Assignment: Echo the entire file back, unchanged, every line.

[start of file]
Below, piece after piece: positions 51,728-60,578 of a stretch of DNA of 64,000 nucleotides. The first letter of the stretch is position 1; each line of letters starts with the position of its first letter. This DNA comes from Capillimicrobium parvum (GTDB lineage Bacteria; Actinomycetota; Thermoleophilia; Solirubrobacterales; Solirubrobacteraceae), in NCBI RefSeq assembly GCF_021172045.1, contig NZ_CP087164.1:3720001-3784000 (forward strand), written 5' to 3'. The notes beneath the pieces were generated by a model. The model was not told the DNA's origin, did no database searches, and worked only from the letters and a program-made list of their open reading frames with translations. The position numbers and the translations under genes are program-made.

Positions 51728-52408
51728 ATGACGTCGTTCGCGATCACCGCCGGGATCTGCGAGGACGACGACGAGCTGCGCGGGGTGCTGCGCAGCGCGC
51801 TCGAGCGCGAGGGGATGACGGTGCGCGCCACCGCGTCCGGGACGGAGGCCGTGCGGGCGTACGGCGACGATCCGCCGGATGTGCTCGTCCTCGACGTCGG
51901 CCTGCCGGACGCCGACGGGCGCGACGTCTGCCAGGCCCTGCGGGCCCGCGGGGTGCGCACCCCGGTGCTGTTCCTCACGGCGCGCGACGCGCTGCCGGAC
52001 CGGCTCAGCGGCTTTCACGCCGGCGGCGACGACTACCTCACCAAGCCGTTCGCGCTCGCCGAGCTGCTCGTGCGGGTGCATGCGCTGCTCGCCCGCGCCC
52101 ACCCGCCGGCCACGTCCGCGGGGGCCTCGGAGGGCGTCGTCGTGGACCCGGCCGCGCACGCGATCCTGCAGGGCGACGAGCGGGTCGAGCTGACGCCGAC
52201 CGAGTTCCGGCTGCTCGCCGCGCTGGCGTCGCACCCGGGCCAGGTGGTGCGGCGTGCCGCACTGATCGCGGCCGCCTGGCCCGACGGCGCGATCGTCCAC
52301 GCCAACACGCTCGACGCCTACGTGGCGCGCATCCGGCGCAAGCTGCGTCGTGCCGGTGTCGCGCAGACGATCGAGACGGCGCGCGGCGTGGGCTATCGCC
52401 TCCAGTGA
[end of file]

Below, piece after piece: positions 51,728-60,578 of a stretch of DNA of 64,000 nucleotides. The first letter of the stretch is position 1; each line of letters starts with the position of its first letter. This DNA comes from Capillimicrobium parvum (GTDB lineage Bacteria; Actinomycetota; Thermoleophilia; Solirubrobacterales; Solirubrobacteraceae), in NCBI RefSeq assembly GCF_021172045.1, contig NZ_CP087164.1:3720001-3784000 (forward strand), written 5' to 3'. The notes beneath the pieces were generated by a model. The model was not told the DNA's origin, did no database searches, and worked only from the letters and a program-made list of their open reading frames with translations. The position numbers and the translations under genes are program-made.

Positions 51728-52408
51728 ATGACGTCGTTCGCGATCACCGCCGGGATCTGCGAGGACGACGACGAGCTGCGCGGGGTGCTGCGCAGCGCGC
51801 TCGAGCGCGAGGGGATGACGGTGCGCGCCACCGCGTCCGGGACGGAGGCCGTGCGGGCGTACGGCGACGATCCGCCGGATGTGCTCGTCCTCGACGTCGG
51901 CCTGCCGGACGCCGACGGGCGCGACGTCTGCCAGGCCCTGCGGGCCCGCGGGGTGCGCACCCCGGTGCTGTTCCTCACGGCGCGCGACGCGCTGCCGGAC
52001 CGGCTCAGCGGCTTTCACGCCGGCGGCGACGACTACCTCACCAAGCCGTTCGCGCTCGCCGAGCTGCTCGTGCGGGTGCATGCGCTGCTCGCCCGCGCCC
52101 ACCCGCCGGCCACGTCCGCGGGGGCCTCGGAGGGCGTCGTCGTGGACCCGGCCGCGCACGCGATCCTGCAGGGCGACGAGCGGGTCGAGCTGACGCCGAC
52201 CGAGTTCCGGCTGCTCGCCGCGCTGGCGTCGCACCCGGGCCAGGTGGTGCGGCGTGCCGCACTGATCGCGGCCGCCTGGCCCGACGGCGCGATCGTCCAC
52301 GCCAACACGCTCGACGCCTACGTGGCGCGCATCCGGCGCAAGCTGCGTCGTGCCGGTGTCGCGCAGACGATCGAGACGGCGCGCGGCGTGGGCTATCGCC
52401 TCCAGTGA